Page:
Monday, 28 September 2020

Ireland and After, 2020

I arrived back into the UK late on a Wednesday evening; four days earlier than planned. It took me a day to unpack, wash and sort my stuff and the caravan washing and to catch up with the always necessary food shopping.  I also sorted out some clothes and filled one and a half black plastic sacks for the charity shop. I then ventured into town on Friday to to drop off my donations and collect my daughter's birthday present.

Several of the charity shops that were closed when I left had reopened. I bought this blue and white lightweight jacket by M&Co for 1.00 in the Salvation Army. I don't like the new Blogger; the photo sizing is different from the one I used on my previous post; which I posted only a day ago! Anyway, back to Bedford where they were digging the town centre up with annoying one way systems in place. I walked miles just trying to get from one place to another. I was glad to see the 3:16 charity shop had reopened too; and picked up a nice linen dress in their sale for 2.50. I also had books to drop off to Oxfam and went to Wilco where I found trays of Pansies and Violas reduced to 10p a tray - admittedly some of the plants were a bit bedraggled looking but most will be fine once re-planted and watered.

I walked on both Saturday and Sunday; I needed to get back into my walking routine. All the family came for dinner on Sunday and it was wonderful to see them all - I had missed them and they me.

I'm just going to backtrack to a couple of visits with my Irish family.

This was Coral beach, St. John's Point, Co. Donegal where I swam on 10 occasions. The tide is out here and I was sitting in my fisherman's chair reading the paper and waiting for the tide to come in again so I could swim. I was checking out the bird life with my binoculars as well. It was a beautiful day.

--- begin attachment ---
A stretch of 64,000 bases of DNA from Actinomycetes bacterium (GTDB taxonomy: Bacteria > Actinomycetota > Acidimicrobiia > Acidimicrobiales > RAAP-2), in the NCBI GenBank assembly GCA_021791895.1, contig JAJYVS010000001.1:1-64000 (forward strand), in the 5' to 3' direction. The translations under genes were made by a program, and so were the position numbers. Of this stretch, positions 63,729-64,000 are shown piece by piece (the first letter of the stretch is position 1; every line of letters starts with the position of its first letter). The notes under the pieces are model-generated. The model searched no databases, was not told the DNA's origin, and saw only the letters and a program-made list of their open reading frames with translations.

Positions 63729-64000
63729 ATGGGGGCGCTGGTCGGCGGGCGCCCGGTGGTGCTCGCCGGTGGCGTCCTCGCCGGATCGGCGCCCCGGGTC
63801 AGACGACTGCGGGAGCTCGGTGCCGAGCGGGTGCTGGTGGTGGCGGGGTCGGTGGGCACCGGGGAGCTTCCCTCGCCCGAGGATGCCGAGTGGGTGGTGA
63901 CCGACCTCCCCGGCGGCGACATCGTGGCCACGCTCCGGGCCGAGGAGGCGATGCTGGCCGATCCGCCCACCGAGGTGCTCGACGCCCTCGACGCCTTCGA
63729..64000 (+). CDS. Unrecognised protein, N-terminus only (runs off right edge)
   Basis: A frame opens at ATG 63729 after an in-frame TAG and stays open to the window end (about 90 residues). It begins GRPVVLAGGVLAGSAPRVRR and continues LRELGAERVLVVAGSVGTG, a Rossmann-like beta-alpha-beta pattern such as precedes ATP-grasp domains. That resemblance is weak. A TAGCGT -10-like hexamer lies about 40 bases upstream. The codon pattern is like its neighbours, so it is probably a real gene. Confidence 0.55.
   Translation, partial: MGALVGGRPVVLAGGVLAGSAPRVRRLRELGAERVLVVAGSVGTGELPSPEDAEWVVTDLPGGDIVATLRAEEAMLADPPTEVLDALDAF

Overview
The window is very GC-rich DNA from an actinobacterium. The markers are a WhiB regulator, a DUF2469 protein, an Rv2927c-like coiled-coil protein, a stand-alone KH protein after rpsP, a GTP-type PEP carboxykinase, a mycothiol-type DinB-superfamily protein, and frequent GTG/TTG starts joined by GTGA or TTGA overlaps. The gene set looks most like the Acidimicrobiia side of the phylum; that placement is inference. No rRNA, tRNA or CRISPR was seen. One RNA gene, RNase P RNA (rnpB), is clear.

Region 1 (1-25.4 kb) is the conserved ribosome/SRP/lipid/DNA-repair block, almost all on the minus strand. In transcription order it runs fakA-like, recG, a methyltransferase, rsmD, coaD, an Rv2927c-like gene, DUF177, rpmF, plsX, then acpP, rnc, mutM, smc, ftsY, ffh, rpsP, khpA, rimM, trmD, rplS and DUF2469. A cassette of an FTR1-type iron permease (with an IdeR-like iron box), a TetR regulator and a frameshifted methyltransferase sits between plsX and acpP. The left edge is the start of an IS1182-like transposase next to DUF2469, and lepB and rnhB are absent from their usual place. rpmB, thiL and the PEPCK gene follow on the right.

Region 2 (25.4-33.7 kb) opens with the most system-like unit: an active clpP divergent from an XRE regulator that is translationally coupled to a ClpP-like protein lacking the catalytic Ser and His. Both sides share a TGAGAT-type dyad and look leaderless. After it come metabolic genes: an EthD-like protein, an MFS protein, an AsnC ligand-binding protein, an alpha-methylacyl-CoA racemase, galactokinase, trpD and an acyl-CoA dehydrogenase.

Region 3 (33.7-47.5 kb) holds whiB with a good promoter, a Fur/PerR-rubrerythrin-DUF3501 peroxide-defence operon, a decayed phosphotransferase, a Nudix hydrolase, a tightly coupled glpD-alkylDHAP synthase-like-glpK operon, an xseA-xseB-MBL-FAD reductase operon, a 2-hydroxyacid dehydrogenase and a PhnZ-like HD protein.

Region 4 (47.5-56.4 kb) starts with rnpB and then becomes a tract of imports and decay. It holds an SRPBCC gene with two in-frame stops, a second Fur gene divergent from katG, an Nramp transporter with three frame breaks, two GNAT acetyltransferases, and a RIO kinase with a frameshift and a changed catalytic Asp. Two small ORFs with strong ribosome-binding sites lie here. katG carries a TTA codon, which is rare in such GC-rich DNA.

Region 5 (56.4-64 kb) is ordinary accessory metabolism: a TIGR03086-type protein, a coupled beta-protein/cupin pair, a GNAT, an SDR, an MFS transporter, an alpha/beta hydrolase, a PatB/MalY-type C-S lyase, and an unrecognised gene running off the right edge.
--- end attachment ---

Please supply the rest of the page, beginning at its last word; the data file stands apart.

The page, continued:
This is cousin Liam and cousin Caroline who are brother and sister. Liam is married to Martina who I spend quite a bit of time with when I'm in Ireland; we both like walking. She has two lovely dogs; Willow and Pixie. She and Liam live in Mullaghmore, Co. Sligo and Caroline lives in Dromahair in Co. Leitrim. I was waiting for Martina to cut my hair in this photo and hadn't yet put any make-up on. We're sitting outside their house enjoying the sunshine.

Mullaghmore, Co. Sligo. I swam here for the first time. There is a natural sea pool too; called 'The Bishop's Pool' - that's on my list for the next visit...

Later that same day Doirin and Linda came to stay overnight; I took them to Slieve Liagh (highest cliffs in Europe). Top: L to right; Linda and I, me in walking hat (it was a hot day);  bottom right and left; Linda and me and Doirin. My cousins are all tiny and very petite in build; although I'm only 5' 3" I have a stocky build and I seem to tower above them!

This is Portnoo beach, Co. Donegal where I've yet to swim. The beach or strand is quite long; just under two miles from end to end so it's a place I like to visit. Next visit I must venture into the sea. In front of the mountains is a small Monastic island called Inishkeel. At low tide you can walk out to it.

The day after Linda and Doirin stayed with me in the caravan; we set out for Co. Leitrim to visit our elderly and very frail aunts who live in the maternal family home. One of them has dementia; and my cousin Susan on the far right) and her husband spend a lot of time and energy assisting the two aunts. It was lovely to see them all; and we had a surprise when my cousin Richard's wife, Trish, and the two children popped into say hello. They moved to Dublin last year after Richard tragically died. 
On the way back from Leitrim to Co. Sligo where I was going to stay the night; we stopped in Carrick-on-Shannon for an Indian meal. I spotted this mural on the side of a building...

Back in the UK I started back at the charity shop on Monday. I wore the linen dress by Woolovers that I bought in the 3:16 charity shop. Everything is charity shopped. T shirt by F&F and it is years old. Shoes by Clarks. I really like this dress; it's comfortable to wear, has pockets and I like the fact it's fitted at the top. I hope I manage to get a bit more wear out of it before the weather changes.